Tuesday, March 25, 2008

We Have a Site! And a Line-Up? And Sponsors...?

As in a real, live, location. A building, if you will.

What is this about? Click here and ask yourself which god(s) of stupidity made me forget to cross-post that CitizenSE post here. But hey, everything happens for a reason, etc. etc. Instead of a cross-post, I have something much, much better.

Video from the Virtual Goods Summit 2007 at Stanford University. Watch it all. I haven't--yet--but Sloucho has.

Sloucho, you'll recall, is the guy too busy to blog here about some of the material we never quite got around to doing together as a ground-breaking video games studies book back in the early aughts--mostly due to mutual slackerdom. Well, since then he's straightened up and appears to be flying right. His Fantasy Football writing gig has been supplemented by a third job toiling away in Everquest 2's platinum mines. His first job? Oh, he was just named Professor of the Year there. I'm totally serious. Things are going his way. And coming. Watch the video and try to figure out how he's making more per month on his third job than I am on my first.

So my point in mentioning all this is that we don't just have a site but also potential sponsors and a stellar line-up for the video game studies summer camp idea you all were too lazy to click and read about up there in my first link. Go do it now, so you'll appreciate what I'm about to do next.

Site: Cameron University's Center for Emerging Technology and Entrepreneurial Studies.

Sponsors: Click on the link, for starters. Feel free to suggest more (or self-nominate) in comments.

Line-Up (other professor-coach types than Sloucho and me): Dave Lester. Rob MacDougall. Timothy Burke. Kathleen Fitzpatrick.

OK, so they haven't officially confirmed. Heck, some of them don't even know yet that they're being recruited, or are doing a damn good impression of it. Only others we let in are close personal friends or those whose friend(s) already in can wangle a majority vote among those already in for them.

Seriously, this is going to be big. I can't believe no one has done this already. How do you patent this? Or is that trademark? Yeesh, maybe we can bring somebody in who knows something about intellectual property. Between the 2 of us, we ought to know someone.

Yeah, I said Lawton, OK, in summer 2009. You got a problem with that? Sloucho has to take advantage of his summers to do most of the heavy lifting directing an Honors Program there, so no travelling road show until we finish beta testing it on his home turf.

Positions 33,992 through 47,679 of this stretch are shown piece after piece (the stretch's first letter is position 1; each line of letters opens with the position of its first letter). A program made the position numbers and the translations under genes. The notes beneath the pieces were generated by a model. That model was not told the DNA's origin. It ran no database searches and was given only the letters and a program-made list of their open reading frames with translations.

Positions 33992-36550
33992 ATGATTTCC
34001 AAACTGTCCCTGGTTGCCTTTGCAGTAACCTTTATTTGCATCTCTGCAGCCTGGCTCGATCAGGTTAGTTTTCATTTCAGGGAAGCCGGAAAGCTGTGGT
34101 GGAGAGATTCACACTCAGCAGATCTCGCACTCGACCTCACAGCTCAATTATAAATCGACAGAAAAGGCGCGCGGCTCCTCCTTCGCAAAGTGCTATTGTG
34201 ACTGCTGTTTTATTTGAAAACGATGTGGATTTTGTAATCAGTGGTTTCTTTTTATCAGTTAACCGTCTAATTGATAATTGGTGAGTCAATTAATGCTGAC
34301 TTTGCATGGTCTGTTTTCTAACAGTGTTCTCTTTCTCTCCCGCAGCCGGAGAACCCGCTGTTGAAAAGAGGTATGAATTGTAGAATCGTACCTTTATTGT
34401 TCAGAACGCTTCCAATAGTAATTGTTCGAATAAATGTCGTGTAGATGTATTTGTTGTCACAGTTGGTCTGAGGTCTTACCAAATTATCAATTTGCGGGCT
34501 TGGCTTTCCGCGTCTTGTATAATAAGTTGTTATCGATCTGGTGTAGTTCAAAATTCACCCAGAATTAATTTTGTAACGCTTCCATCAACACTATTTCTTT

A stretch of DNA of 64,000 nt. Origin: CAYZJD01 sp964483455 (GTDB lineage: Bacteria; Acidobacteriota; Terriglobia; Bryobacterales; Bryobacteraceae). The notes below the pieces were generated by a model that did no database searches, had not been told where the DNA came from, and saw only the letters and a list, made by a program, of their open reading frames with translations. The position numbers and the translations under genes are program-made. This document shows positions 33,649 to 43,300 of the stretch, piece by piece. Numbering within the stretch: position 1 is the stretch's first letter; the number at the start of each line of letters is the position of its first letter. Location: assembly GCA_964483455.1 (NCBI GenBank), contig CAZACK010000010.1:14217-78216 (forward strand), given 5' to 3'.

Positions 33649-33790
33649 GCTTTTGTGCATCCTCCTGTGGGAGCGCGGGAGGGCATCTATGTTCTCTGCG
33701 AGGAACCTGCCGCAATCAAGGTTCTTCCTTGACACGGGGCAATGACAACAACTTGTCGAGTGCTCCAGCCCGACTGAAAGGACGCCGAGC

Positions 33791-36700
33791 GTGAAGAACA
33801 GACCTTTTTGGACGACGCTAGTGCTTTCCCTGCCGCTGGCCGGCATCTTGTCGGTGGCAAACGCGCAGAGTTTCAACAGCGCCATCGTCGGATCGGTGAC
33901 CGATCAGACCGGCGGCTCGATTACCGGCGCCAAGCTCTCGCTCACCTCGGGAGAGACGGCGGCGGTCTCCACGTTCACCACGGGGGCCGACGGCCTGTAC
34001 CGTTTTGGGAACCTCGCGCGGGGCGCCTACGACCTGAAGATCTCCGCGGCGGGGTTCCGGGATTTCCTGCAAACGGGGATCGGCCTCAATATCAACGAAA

OK, anyone else who wants in can leave a comment or drop me a line at my super-secret bloggy email address (or any of my others--impress me with your fab research skills)....

Please excuse my tone. When I was talking about all this with the Full Metal Archivist yesterday evening, onechan came over, listened in for awhile, and interjected, "why are you laughing like a monster from Pretty Cure, daddy?" No, my laugh had nothing to do with the Powerpuff Girls CD playing rather loudly in the background. It's the possibility of never having to teach a summer course again and still being able to send both my girls to any college they want.


[Update 3/26/08: Bill Benzon shares an article on the social networking pros of video game play. Thanks, Bill!]


Trevor&Marjee said...

Sounds like a fun idea. It might be neat to think about partnering with a boys and girls club or a rec center or something. Then you get a set of kids and space to run the program. I would also hazard to guess that companies would be more likely to donate systems and games if there is a clear social mission and a partnership with an existing kids outreach organization. It would also give a quicker route to scaling up.

Trevor Owens (I work with Dave at CHNM)

The Constructivist said...

Hmm, I was thinking of the selling out route myself: in exchange for use of equipment, games in beta, and developers, the companies would get focus group feedback, relatively inexpensive advertising, and other kinds of direct benefits to their bottom line.

Basketball camps are a moneymaking venture, a way for poorly-paid assistant coaches to stay in the business while the famous coach who runs it supplements his salary and reputation. That's my original model.

However, I guess we could consider, for tax purposes and of course because it's the right thing to do, doing a non-capitalist version. And it might even be a better way of starting off, like you suggest. That would have to be something we'd discuss.... Whoever "we" turn out to be!